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Leaked Documents Expose Yanukovych's Bizarre Expenditure

Published: February 27, 2014 (Issue # 1799)



  • Documents recovered from a lake outside Yanukovych's property are being published online by journalists.
    Photo: Vedomosti

Documents recovered from a reservoir outside former President Viktor Yanukovych's luxury home show that nearly $800 was spent by his household on "medical aid for fish" and $14,500 was spent on tablecloths.

Records also show an order for about $42 million worth of light fixtures, while an ornate fence around the Yanukovych residence cost another $2.36 million, receipts posted on Twitter by The Kyiv Post editor Katya Gorchinskaya showed.

Related: Lavish Spending Detailed in Documents at Yanukovych Home

Hundreds of documents have so far been placed on the website Yanukovych Leaks, an online archive giving free access to information dumped in a lake on Yanukovych's property when he and his entourage fled the Mezhyhirya compound over the weekend.

The papers, which were found floating in the dock or were sunk to the river floor, were recovered by volunteer divers and are being used by a group of Ukrainian journalists and activists "to rescue, systematize and investigate the enormous wealth of information about the former owners of the residence," a statement on the group's website said.

Related: Mansion Sweep Reveals Riches

Nearly 200 folders have been recovered so far, with hundreds of documents having been posted online since Feb. 22.

The U.S. Treasury warned Tuesday that Yanukovych and former top officials might attempt to move stolen assets to safety, and said banks should apply enhanced scrutiny to their transactions to avoid that scenario, the Washington Post reported Tuesday.

The recovered files also contain files on Yanukovych's opponents and critics.

A blacklist of journalists and activists includes a dossier on Tetyana Chornovol, an investigative reporter who was abducted, beaten and left on the roadside on a freezing night in late December, 2013. Investigators attributed the attack to a "road rage" dispute at that time.

Financial records give an indication how much keeping tabs on Yanukovych's critics has cost, with one receipt showing $5.7 million paid in December 2010 on monitoring mass media.





 


ALL ABOUT TOWN

Thursday, Aug. 28


Learn more about the citys upcoming municipal elections during the presentation of the project Road Map for the Municipal Elections being presented this evening in the conference hall on the third floor of Biblioteka at 21 Nevsky Prospekt. Steve Kaddins, a coordinator for Beautiful St. Petersburg, which gives residents an online forum to lodge complaints about infrastructure problems in the city, will be on hand to answer any questions. The meeting starts at 7 p.m. and is open to all.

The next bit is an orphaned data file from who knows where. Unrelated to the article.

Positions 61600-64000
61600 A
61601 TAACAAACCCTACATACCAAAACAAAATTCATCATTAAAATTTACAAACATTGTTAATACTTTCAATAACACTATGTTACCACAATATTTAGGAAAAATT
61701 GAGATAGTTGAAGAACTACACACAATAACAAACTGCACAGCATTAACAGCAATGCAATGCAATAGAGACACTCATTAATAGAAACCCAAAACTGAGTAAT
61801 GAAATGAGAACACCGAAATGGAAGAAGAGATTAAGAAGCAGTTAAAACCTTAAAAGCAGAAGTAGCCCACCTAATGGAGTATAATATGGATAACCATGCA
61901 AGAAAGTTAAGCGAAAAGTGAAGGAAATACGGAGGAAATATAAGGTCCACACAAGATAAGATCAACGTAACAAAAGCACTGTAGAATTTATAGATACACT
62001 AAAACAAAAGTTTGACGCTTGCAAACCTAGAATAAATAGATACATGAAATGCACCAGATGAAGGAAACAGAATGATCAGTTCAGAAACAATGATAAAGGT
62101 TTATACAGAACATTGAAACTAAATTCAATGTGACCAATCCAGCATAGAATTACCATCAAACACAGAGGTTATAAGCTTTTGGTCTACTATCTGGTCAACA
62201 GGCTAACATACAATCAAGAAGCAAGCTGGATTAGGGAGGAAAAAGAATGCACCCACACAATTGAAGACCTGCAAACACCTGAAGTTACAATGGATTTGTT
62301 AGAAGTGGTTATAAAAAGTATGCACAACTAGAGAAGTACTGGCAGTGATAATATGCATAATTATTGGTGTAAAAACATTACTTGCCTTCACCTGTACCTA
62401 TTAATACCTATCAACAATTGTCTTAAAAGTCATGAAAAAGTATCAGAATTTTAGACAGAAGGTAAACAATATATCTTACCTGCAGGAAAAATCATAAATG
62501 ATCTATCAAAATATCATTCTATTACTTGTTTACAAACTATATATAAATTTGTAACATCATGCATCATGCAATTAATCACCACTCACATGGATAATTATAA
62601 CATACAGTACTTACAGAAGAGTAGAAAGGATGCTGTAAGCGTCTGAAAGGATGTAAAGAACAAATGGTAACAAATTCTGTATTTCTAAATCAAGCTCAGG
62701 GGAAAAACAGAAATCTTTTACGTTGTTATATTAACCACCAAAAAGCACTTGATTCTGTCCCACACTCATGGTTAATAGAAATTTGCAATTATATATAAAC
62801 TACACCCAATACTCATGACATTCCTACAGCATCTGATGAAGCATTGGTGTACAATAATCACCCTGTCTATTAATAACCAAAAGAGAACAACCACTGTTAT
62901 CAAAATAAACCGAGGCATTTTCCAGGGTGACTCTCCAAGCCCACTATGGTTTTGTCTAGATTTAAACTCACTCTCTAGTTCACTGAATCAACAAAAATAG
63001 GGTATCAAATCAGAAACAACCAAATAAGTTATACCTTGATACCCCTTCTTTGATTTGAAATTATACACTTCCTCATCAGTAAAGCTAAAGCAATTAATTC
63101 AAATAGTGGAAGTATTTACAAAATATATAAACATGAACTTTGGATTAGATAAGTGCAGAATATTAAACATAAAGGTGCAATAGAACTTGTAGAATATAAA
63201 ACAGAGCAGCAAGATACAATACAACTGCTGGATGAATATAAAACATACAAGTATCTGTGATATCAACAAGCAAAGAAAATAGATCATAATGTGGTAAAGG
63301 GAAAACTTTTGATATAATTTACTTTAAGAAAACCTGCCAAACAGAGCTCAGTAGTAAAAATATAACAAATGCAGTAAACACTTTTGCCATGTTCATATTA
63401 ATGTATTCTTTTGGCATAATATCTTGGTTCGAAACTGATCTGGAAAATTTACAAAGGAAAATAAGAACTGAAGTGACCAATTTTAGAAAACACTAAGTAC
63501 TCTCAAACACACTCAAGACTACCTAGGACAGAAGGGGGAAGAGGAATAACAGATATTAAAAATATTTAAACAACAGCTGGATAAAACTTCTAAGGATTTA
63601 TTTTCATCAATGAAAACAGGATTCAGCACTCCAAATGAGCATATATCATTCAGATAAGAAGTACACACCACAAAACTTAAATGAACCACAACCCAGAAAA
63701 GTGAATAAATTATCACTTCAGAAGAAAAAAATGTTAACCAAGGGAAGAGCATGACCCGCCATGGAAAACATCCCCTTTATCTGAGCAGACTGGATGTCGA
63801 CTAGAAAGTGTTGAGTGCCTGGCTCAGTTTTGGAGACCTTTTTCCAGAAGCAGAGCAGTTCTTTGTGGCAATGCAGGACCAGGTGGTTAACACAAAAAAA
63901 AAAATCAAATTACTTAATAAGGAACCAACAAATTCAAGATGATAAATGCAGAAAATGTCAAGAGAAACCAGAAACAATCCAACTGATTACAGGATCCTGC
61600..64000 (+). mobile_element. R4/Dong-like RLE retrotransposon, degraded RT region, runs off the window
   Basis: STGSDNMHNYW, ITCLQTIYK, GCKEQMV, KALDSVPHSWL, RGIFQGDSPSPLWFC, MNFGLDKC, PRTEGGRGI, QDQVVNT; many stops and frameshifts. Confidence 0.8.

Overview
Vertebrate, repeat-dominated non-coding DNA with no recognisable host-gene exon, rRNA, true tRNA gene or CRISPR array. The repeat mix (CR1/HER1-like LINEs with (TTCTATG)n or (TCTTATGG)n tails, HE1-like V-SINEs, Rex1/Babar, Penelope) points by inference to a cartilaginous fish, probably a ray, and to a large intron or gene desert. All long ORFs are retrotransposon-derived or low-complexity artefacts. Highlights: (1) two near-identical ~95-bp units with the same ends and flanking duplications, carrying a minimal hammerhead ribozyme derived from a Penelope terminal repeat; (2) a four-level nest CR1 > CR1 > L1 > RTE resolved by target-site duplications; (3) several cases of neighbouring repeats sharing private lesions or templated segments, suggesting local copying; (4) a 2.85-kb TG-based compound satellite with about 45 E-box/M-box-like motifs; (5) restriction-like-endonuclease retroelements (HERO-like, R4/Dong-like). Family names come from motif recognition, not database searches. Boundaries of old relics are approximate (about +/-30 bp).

Friday, Aug. 29


Park Pobedy will feature the sights and sounds of the world outside of Russia during the Open Art International Festival today. Taste foreign cuisine, learn how to make tea like the Chinese or relax in a hammock during the free event. Although entrance is free, you must register beforehand if you wish to attend.



Saturday, Aug. 30


Break out the tweed and channel your inner Englishman during the English Hunt Picnic this afternoon organized by the Bagmut stables from Krasny Bor in the Leningrad Oblast. Equestrian stunts, English archery and classic hunting fashion will all be available to visitors hoping to live like the characters in Downton Abbey if only for a day. Tickets for the event cost 7,900 rubles ($219.40).


Bookworms will have their chance to swap out well-read classics for something new for their bookshelves at Knigovorot, a free book exchange that will be held in the Yusupov Garden on Sadovaya Ulitsa today. Come for the chance to get a new book or take the opportunity to discuss the literary merits of your favorite authors with fellow fans.



Sunday, Aug. 31


The Neva Delta International Blues Festival wraps up this afternoon on Vasilevsky Island with a concert featuring not only some of Russias best blues bands but international stars as well. Admission is free for all three days of the festival, which begins on Aug. 29, and the shows starting at 5 p.m. each day.



Monday, Sept. 1


Today marks the beginning of Lermontov-Fest, a fall festival celebrating the life of one of Russias most remarkable poets who, in a fate eerily similar to Pushkins, was killed in a duel at the age of 26. Organized by the Lermontov Library System, the next several months will see art exhibitions, concerts and public lectures focusing on the Lermontovs short yet prolific career. Check the Lermontov Library Systems website for more details.



Tuesday, Sept. 2


Join expats and practice your Russian during the Russian Clubs weekly meetings every Tuesday night at 7:30 p.m. The club is free to participate in although you need to be a registered member of Couchsurfing.



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